What treatment regimen would you choose if you had to begin treatment today?
That's a really hard question. It would really depend. In correctional health care you have to take an especially hard look at each patient's life situation. For a lot of my patients, HIV isn't the worst thing that's ever happened to them. Many have been abused as children, endured terrible family situations, seen horrific violence, abused drugs, suffered from mental problems. They never expected to see age 30. So when I tell them they are HIV positive, they are like, "So?" They know it's treatable and they have a lot of other issues to deal with.
If you jumpstart treatment and they don't buy into the regimen by taking their medicines appropriately, then you risk drug resistance problems later on. In the correctional facility, you have more control over the treatment regimen. But if the patient is released on parole, for instance, that institutional control is lost and the patient is left to his own devices to follow a regimen. If he doesn't, problems with drug resistance may develop and complicate further treatment.
What's the key to a great healthcare provider/patient relationship?
Trust. That's a commodity that's hard to come by in a correctional facility. The people who reside there don't have a lot of faith that anyone related to the system, even health-care providers, has their best interests in mind. Clinicians also have to trust their patients to a large degree. It takes a lot of time to build that two-way belief system, more than just a 15-minute examination. Doctors have to talk to the patients, get to know them and accept them for who they are. You can't account for their crimes, there are too many uncontrolled factors that may have led to them, so you can't be judgmental. You just have to let them know you are going to treat them like any other human being, that you are going to give them the best care you can, and never, ever lie to them. You have to treat people with respect and let them know you'll respect whatever decisions they make.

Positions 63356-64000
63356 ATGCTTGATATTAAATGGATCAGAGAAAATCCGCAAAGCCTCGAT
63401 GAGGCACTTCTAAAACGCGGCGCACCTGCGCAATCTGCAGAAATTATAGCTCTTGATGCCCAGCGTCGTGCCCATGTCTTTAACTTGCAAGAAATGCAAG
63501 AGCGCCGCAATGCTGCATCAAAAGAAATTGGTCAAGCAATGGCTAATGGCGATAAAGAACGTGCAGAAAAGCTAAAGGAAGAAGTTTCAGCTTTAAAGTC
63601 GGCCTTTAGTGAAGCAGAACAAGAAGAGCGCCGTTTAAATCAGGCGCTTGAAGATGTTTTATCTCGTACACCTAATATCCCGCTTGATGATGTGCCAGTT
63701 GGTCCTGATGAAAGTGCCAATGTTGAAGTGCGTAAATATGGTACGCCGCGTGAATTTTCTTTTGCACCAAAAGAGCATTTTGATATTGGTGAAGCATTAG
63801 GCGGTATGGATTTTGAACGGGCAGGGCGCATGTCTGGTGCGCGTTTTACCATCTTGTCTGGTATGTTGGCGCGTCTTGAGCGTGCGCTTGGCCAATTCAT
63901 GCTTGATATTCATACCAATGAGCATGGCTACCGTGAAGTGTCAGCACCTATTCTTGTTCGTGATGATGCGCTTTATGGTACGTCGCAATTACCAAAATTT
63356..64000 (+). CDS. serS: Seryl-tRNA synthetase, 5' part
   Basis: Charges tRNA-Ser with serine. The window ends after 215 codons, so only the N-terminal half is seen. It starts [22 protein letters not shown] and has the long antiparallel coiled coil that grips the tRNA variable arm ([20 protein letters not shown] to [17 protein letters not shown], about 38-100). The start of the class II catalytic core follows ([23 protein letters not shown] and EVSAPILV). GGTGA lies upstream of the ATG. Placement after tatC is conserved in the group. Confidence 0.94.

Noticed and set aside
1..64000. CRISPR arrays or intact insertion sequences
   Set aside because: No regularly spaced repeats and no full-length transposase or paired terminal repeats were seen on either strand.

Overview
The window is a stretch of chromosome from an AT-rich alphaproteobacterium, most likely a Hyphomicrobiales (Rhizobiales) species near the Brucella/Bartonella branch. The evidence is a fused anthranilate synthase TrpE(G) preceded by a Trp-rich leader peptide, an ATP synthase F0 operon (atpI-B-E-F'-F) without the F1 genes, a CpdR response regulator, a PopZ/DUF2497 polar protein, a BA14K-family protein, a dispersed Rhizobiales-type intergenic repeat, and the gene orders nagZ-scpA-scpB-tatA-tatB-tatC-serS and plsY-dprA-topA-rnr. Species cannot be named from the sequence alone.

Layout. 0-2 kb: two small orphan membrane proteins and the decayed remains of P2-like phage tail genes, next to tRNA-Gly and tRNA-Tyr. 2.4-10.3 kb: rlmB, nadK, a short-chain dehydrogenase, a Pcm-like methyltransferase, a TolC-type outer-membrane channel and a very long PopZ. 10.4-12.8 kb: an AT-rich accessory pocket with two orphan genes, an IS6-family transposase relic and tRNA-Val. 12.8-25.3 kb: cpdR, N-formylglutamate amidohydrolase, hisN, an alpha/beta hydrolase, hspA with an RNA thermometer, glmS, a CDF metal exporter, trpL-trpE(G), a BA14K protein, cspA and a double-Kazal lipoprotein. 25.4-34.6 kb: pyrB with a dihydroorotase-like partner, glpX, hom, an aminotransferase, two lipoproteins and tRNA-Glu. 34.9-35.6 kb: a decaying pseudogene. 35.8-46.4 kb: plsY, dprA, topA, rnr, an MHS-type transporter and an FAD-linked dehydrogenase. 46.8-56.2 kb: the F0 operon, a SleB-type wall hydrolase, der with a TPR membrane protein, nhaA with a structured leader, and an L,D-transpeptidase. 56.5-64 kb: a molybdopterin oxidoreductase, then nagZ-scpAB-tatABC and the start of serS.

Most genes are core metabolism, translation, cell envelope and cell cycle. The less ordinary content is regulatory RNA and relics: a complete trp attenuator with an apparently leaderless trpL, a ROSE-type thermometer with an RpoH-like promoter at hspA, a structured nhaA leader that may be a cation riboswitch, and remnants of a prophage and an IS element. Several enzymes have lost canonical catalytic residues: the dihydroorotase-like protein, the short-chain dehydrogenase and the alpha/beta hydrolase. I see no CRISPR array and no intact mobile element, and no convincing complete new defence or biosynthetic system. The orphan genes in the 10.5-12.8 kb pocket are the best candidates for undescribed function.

How do you feel about patients who take a proactive role in their own treatment?
Some of our patients are very well educated, and I love it when they ask, "Why do you want to do that?" or "Have you ever heard about this or that?" They read a lot, and we have a Peer HIV Library they can use. They don't have access to the Internet, but they'll pass questions on to people on the outside to look up for them.
Who was your all-time favorite patient and why?
I couldn't pick one. But I'd like to mention the work of our patients in our Peer Education Program. We train them to educate other prisoners about HIV, the risks of contracting HIV, the availability of treatment. They talk to every new inmate at intake and they run the Peer HIV Education Library. They are a big part of our team. They form a bridge. And it works. The inmates respond better to a peer. They're someone to whom they can relate. Plus, the peer educators have an opportunity to take their training and experience with them when they get out of prison and turn it into a vocation by becoming counselors in their communities. It puts a value on their time in prison, gives their life outside meaning and provides service to society.
What is the most important thing you have learned from your patients?